A Creative Strategy: If you cant beat them join them?

Huge news! Creative has beaten Apple!

Apple Computer and Creative Technology have agreed to settle their legal dispute over music player patents for $100 million, the companies announced Wednesday.

I’m sure this is old news by now. I’m not really surprised if you ask me, a lot of people pooh poohed Creative citing sour grapes, but one look at the patent is pretty clear that it was infringed. Not surprising for Apple as contrary to popular belief apple it notorious for “borrowing” technology.
Have you seen the very cool Mac OS Tiger Dashboard widgets, or taskbar at the bottom where the icons grow large when you mouse over it? Well all that was the work by 3rd party independent developers. Just Google “apple stealing ideas” and you get 4,380,000 hits…I digress.
But is this a sign of a new age of strategic alliances? First there was Sony/Ericsson, then LG/Philips, BenQ/Siemens, and now Apple/Creative? In this ultra competitive consumer electronics market, are companies are starting to realize the need to merge or perish? Any surprise that Dell, Apple and HP computers all use Sony made Batteries?
But if you think about its not really surprising if you come from the angle from leveraging on a company’s strengths.
If you look at Creative’s history, they made their money from making “creative” components like the Sound Blaster sound card for the PC. It’s still their bread and butter today or though not so much. Like all manufacturers they wanted a slice of the pie and decided to move into the personal digital entertainment market and develop a consumer brand.
After having a nice chat with an old friend’s husband over tea, we concluded that selling a product and brand management requires a totally different mindset, something many manufacturers cannot begin to grasp. Manufacturers work in absolutes and require results. Things like cost savings and margins are measurable. Branding and marketing cannot be measured, at least in the outset. Being pure businessmen they cannot afford the risk.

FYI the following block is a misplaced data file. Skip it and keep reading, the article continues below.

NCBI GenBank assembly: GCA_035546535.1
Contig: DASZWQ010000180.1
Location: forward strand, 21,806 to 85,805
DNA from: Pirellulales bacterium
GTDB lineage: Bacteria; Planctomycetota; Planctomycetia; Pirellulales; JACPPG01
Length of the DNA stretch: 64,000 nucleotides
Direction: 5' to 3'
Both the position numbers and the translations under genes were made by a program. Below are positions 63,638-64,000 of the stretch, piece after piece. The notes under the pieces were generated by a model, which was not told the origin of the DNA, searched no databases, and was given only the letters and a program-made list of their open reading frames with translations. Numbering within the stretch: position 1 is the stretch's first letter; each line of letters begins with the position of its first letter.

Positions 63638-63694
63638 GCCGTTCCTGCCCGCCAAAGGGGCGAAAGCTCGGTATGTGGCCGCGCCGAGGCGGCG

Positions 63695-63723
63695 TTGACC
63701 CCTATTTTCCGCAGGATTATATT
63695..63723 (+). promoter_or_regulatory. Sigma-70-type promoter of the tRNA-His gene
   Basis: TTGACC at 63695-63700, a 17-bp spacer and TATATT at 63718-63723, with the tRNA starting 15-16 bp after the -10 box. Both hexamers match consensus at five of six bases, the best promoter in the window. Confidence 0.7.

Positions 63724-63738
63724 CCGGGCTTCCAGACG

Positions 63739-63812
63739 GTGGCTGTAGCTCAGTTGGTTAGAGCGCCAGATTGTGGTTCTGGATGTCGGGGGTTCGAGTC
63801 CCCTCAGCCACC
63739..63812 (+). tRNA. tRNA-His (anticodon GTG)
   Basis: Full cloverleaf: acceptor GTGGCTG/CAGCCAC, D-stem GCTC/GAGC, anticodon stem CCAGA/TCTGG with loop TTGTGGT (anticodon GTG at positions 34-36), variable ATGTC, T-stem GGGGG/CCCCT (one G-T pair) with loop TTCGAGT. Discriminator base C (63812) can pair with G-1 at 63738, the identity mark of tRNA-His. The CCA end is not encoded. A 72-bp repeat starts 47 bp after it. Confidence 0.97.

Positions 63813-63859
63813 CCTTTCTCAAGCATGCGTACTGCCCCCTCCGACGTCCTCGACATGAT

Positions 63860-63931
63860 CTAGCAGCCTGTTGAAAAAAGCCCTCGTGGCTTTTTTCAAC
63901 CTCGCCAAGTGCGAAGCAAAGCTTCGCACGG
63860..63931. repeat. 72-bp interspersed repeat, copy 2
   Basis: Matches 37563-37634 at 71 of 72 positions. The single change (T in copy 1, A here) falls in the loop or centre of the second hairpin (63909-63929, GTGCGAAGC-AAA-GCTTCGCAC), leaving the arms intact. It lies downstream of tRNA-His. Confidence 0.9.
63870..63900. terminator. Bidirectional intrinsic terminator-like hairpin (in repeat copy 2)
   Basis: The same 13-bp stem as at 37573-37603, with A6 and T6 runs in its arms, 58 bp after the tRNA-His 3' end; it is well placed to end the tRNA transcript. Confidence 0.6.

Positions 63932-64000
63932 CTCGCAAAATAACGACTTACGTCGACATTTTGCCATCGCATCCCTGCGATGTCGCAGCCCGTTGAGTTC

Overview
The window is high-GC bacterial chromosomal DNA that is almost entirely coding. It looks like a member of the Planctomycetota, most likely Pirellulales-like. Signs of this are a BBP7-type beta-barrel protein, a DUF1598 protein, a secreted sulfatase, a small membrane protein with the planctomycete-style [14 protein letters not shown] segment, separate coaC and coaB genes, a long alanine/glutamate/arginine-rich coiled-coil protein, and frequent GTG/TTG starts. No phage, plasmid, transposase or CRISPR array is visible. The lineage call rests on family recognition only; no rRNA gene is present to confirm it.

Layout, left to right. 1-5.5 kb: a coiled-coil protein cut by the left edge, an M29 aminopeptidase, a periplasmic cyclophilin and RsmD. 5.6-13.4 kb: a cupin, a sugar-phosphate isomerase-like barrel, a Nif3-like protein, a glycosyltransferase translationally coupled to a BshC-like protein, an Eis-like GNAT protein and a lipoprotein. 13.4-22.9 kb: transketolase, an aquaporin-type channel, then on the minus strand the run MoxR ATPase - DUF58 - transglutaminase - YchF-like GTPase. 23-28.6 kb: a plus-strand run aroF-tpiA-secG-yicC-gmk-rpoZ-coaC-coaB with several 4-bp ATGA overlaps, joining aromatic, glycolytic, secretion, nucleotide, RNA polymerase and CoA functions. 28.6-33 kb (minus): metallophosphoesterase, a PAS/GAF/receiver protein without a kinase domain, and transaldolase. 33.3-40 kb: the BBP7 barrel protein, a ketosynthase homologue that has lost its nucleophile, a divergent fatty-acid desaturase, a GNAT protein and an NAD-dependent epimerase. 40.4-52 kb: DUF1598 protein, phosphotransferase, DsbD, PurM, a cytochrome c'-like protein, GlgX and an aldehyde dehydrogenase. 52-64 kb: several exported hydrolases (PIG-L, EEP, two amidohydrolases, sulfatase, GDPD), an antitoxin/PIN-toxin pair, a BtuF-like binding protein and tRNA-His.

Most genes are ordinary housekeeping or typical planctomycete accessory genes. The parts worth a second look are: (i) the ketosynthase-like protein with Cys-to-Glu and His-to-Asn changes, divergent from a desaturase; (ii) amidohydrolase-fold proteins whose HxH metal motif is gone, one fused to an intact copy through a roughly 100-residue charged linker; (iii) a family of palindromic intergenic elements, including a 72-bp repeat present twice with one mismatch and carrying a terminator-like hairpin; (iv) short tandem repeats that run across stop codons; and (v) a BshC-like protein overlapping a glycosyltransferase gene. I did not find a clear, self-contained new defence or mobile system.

Ok so how?
One of the two solutions is, for a manufacturer to go into product sales and branding, they would need a completely new set of managers and completely different objectives and budgets. Otherwise they will struggle like the beast that creative is.
The other is what creative did, partner up with someone who knows what they are doing.
Somebody indeed woke up at Creative and I think its time to look at some creative stock for my portfolio if you ask me.

  • Design Translator

    August 29, 2006 at 12:25 am Reply

    Sure. They won the case right?
    I think there is a lot more behind the agreement than stated. I believe there is royalties being paid to creative for use of their interface. Also being part of “made for ipod” program is not cheap and i bet creative got in with a huge discount of free.
    Winning this settlement, creative achieved two things 1) got apple to admit they infringed or “stole” this idea in the first place, 2) allow creative to slide into the ipod acessories market with out losing face. So yes i do agree with your win-win acessment.
    However, I think its a little premature to say its a blow to Creative market share. I quite disagree infact it could be the opposite. Honestly this settlement does not affect the Zen brand much, think about it, Zen will sell or not regardless to what apple does.
    But this settlement does not stop creative selling their own product. But with the ipod acessory adding to their bottom line by securing a whole new line of business.
    Add the end of the day i think creative is back at their roots, and that is focusing on being a supplier at the component level.
    Personally this is a great thing as it pads their bottom line allowing to waffle in the PDE market. Hah!

  • ketsugi

    August 28, 2006 at 9:52 pm Reply

    Creative beat Apple? Are you sure? Have we been reading the same news articles?
    Sure, Apple’s paying $100m to Creative, but that’s a drop in the bucket for Apple. Apple’s worth about $9b or so. That settlement is chump change to them.
    Creative, however, is only worth about $200m. So technically it’s win-win for both companies: Creative finally gets some decent compensation for all the money they lost trying to compete (stupidly) against the iPod, and Apple throws out a few coins to get Creative off their backs.
    And as part of the settlement deal, Creative has to start making iPod-compatible accessories. This is a huge blow to Creative’s mindshare because for the first time it has to acknowledge that people really do want to buy iPods instead of their own Zen products.
    Meanwhile, Apple goes on making wildly popular music players, and Creative goes on trying to convince its shareholders that it really can turn a profit, next quarter, no really!

Post a Comment